Standard deck has 52 cards, 26 Red and 26 Black. A run is a maximum contiguous block of cards, which has the same color.


  • (R,B,R,B,...,R,B) has 52 runs.
  • (R,R,R,...,R,B,B,B,...,B) has 2 runs.

What is the expected number of runs in a shuffled deck of cards?

  • $\begingroup$ Apparently this has an easy solution. $\endgroup$
    – KalEl
    Commented Aug 19, 2010 at 1:38
  • 1
    $\begingroup$ Want to post it ? $\endgroup$
    – Tal Galili
    Commented Aug 19, 2010 at 2:28
  • $\begingroup$ why has this question/answer pair been imported in toto from the math SE? $\endgroup$
    – shabbychef
    Commented Sep 20, 2010 at 21:28

1 Answer 1


Suppose $X_n$ denotes the color of the $n$th card in the shuffled deck.

Then note that the last card always denotes the end of a run. Other ends of runs are characterized by $X_n\ne X_{n+1}$ which indicates a run ending at $n$.

Note that $P(X_n\ne X_{n+1})=26/51$ (since once you fix a card, you can choose another card from remaining 51 out of which 26 will have a different color).

So summing up the indicators $X_n\ne X_{n+1}$ we get the number of runs -

$$\#\text{runs}=1+\sum_{n=1}^{51}\mathbb{I}_{X_n\ne X_{n+1}}.$$

So $$E(\#\text{runs})=1+\sum_{n=1}^{51}P(X_n\ne X_{n+1})=1+\sum_{n=1}^{51}26/51=27.$$


  • $\begingroup$ I am not convinced -- is P(X_n != X_(n+1)) independent from n? $\endgroup$
    – Karsten W.
    Commented Aug 19, 2010 at 21:36
  • 10
    $\begingroup$ You ought to credit the person who really answered this question (George Lowther), especially because you copied his answer with only trivial changes. See math.stackexchange.com/questions/2763/… . $\endgroup$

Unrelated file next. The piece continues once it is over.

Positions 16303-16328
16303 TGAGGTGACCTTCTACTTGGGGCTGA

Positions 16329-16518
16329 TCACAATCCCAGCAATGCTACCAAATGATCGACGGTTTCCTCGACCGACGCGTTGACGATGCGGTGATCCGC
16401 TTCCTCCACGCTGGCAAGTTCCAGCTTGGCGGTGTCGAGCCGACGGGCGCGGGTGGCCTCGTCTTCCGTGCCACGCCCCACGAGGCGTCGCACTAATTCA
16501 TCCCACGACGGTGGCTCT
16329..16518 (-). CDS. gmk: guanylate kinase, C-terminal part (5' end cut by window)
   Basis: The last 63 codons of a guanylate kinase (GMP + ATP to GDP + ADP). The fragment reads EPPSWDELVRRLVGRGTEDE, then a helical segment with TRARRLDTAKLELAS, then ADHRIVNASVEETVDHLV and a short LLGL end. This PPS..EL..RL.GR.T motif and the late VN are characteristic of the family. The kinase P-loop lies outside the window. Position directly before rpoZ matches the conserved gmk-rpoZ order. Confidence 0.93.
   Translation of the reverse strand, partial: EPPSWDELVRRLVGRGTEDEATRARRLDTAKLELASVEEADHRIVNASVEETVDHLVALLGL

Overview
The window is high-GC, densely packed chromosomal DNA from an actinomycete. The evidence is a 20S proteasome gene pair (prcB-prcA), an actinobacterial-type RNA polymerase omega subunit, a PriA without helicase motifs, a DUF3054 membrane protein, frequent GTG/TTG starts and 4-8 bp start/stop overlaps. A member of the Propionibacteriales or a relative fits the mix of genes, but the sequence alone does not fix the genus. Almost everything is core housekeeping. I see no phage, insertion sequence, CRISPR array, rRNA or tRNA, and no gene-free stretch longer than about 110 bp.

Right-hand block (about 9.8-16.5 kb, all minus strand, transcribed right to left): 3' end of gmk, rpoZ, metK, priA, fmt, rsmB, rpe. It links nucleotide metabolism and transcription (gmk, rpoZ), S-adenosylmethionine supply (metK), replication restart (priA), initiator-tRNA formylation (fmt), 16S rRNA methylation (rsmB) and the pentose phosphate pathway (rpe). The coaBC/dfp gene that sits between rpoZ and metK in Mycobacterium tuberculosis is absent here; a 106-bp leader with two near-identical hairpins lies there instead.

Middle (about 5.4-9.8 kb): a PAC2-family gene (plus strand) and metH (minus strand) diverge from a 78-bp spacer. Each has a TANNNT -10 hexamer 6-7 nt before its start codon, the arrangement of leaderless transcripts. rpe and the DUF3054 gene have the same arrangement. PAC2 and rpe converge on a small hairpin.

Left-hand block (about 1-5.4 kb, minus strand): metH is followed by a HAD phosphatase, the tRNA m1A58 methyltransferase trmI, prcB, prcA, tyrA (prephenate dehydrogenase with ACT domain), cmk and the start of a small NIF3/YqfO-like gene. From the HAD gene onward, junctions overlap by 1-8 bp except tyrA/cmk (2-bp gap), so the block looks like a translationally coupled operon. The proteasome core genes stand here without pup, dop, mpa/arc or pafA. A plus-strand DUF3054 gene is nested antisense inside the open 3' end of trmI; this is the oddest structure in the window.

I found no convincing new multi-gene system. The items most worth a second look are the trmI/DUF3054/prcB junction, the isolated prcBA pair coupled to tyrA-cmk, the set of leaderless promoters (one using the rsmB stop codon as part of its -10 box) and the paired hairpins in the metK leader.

– whuber
    Commented Aug 21, 2010 at 17:17
  • $\begingroup$ @whuber Yes definitely, it's not my credit. I merely reproduced it here. Thanks for putting up that note. @Karsten It is shown by a counting argument - once you have fixed $X_n$ in 52 ways, there are 26 ways you can select non-matching $X_{n+1}$. So $P(X_n\ne X_{n+1})=\frac{52*26}{52*51}$. $\endgroup$
    – KalEl
    Commented Aug 22, 2010 at 12:35
  • $\begingroup$ @Karsten If you are asking if the events $X_n \ne X_{n+1}$ are independent of $n$, they are not. But that doesn't matter since expectation of sum = sum of expectations even if the quantities are dependent. $\endgroup$
    – KalEl
    Commented Aug 22, 2010 at 12:38
  • $\begingroup$ See also en.wikipedia.org/wiki/Wald–Wolfowitz_runs_test , where the mean number of runs matches that given here. $\endgroup$
    – shabbychef
    Commented Sep 20, 2010 at 4:51

Your Answer

By clicking “Post Your Answer”, you agree to our terms of service and acknowledge you have read our privacy policy.

Not the answer you're looking for? Browse other questions tagged or ask your own question.